QbD is fundamentally about how to build quality into a process to design and make a product versus trying to test the quality into a product. The ideation of the process and the final manufactured product starts early in development with process engineering and formulation. In order to clearly understand the “design space” information about the process, the product needs to be captured and made available to enable scientists to understand and determine the critical quality attributes that effect a product. Scientific informatics is thus fundamental in supporting QbD and more specifically, an ELN that provides the context of who did what, why and when around a product design and process.
ELNs are now playing a key role in early to late development and thus are an integral part of the informatics life cycle that supports QbD. The new evolution of the ELN to be able to create and capture workflows, as well as new data access and analysis, now supports pharma development to deploy and better support an informatics environment to deliver QbD. If you’re interested I’d highly recommend reading the new QbD article just published by Accelrys that discusses the role of informatics in support of QbD and specifically the role of the ELN.
Click the link to read the new white paper--and do, by all means, let me know what you think!
It was interesting to read the following research report findings from Thompson Reuters:
“Academic pharma patents more than trebling, from 602 in 2005 to 2025 in 2010”.
"This seems to show that [industry] is patenting more than ever in efforts to protect its intellectual property developments, but also academia is waking up to the need to protect itself, and raise its ability to generate revenue streams," the report claims. IP and Pharma funding is now becoming a significant source of funding for academia and especially important in light of drying government and research body grants. Recent changes for US patent laws to a 'first to file' process from a 'first to invent', funding paucity from government and the transient nature of academic research staff, mean that it is now more important than ever to protect, keep safe and prevent IP related to future patents from “wandering”.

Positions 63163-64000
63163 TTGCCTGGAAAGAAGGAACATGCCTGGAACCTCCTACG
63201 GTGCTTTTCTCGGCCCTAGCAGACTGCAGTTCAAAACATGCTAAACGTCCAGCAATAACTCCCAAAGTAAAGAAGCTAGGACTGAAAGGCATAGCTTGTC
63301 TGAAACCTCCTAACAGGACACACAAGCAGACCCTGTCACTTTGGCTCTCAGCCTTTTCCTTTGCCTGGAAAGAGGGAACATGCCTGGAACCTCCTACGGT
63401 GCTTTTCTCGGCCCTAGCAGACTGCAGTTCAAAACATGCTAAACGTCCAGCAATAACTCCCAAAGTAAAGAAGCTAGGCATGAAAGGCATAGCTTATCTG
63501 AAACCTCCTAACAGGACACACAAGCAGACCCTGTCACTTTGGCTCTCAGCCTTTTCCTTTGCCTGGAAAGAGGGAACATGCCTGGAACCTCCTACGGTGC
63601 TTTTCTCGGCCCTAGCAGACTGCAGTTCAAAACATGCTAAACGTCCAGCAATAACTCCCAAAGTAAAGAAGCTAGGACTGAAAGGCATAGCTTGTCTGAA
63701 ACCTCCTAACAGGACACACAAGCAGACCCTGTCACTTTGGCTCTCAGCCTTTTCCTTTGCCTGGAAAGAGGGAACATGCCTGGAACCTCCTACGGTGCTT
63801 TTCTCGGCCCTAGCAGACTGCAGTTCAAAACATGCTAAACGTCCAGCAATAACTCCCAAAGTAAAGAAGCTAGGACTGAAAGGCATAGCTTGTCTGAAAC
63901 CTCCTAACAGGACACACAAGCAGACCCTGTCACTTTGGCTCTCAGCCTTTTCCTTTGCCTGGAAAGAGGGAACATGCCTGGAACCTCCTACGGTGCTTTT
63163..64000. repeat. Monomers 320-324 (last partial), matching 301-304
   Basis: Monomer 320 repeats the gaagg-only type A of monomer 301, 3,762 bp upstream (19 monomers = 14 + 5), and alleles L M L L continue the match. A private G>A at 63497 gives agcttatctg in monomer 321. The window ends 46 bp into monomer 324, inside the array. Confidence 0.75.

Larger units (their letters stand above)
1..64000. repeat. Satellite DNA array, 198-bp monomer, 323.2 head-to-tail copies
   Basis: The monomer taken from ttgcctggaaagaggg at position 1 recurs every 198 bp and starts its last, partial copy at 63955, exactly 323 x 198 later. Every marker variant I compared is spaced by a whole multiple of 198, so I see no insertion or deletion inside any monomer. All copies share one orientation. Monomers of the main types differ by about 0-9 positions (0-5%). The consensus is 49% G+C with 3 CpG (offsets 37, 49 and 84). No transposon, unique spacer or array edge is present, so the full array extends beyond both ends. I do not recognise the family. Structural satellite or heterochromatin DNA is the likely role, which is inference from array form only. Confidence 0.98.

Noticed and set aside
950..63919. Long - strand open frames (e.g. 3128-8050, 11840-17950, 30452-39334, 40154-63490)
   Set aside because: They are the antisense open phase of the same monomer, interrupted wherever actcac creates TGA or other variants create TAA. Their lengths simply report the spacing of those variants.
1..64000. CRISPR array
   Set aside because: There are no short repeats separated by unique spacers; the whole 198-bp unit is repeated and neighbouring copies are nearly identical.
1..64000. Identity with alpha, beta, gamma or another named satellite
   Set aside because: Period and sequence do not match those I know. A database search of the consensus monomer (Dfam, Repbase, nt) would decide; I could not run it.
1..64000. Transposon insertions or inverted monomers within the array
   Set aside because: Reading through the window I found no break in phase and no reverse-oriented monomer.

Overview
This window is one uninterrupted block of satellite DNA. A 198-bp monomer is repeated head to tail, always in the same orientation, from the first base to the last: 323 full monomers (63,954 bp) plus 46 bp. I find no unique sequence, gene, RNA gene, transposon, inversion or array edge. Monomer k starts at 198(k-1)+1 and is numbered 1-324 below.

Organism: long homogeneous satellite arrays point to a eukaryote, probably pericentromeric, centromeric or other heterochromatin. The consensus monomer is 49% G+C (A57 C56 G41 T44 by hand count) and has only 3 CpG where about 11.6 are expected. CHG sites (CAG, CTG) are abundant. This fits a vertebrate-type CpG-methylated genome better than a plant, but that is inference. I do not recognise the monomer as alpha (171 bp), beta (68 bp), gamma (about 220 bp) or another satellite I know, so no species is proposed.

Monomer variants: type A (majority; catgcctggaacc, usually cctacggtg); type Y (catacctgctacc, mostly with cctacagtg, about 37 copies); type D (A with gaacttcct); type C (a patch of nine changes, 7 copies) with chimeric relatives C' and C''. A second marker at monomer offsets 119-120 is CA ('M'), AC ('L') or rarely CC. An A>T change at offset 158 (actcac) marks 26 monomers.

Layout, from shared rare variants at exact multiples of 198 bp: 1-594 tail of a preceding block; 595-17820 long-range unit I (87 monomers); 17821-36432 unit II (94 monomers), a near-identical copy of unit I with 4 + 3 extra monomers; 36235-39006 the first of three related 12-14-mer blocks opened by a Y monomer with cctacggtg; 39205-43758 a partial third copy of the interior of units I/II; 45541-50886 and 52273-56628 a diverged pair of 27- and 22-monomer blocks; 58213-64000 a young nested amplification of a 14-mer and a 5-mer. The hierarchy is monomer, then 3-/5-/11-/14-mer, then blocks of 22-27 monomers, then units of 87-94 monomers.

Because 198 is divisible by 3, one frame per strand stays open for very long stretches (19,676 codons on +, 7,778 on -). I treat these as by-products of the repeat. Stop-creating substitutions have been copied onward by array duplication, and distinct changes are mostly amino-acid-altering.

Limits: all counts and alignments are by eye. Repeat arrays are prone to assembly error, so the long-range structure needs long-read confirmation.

Today’s# ELN is# now ideally suited for academic deployment. Web based, zero installation, low cost of ownership, ease of use and little reliance on IT resources now enables any university or group of universities to embrace an informatics infrastructure to capture and protect IP. Today we see universities being able to deploy ELNs to over 5000 users.
An ELN provides a secure environment that can be rapidly deployed to protect research information and also provides a means to trace and defend research “secrets” straying into other institutions as a result of a migrant work force. From a competitive funding perspective, universities that have embraced an informatics infrastructure that better manages and protects research information in a highly transferable electronic format with Pharma partners are arguably more likely to receive research funding.
So what's holding up academia from joining the other 154 thousand estimated ELN users in the world?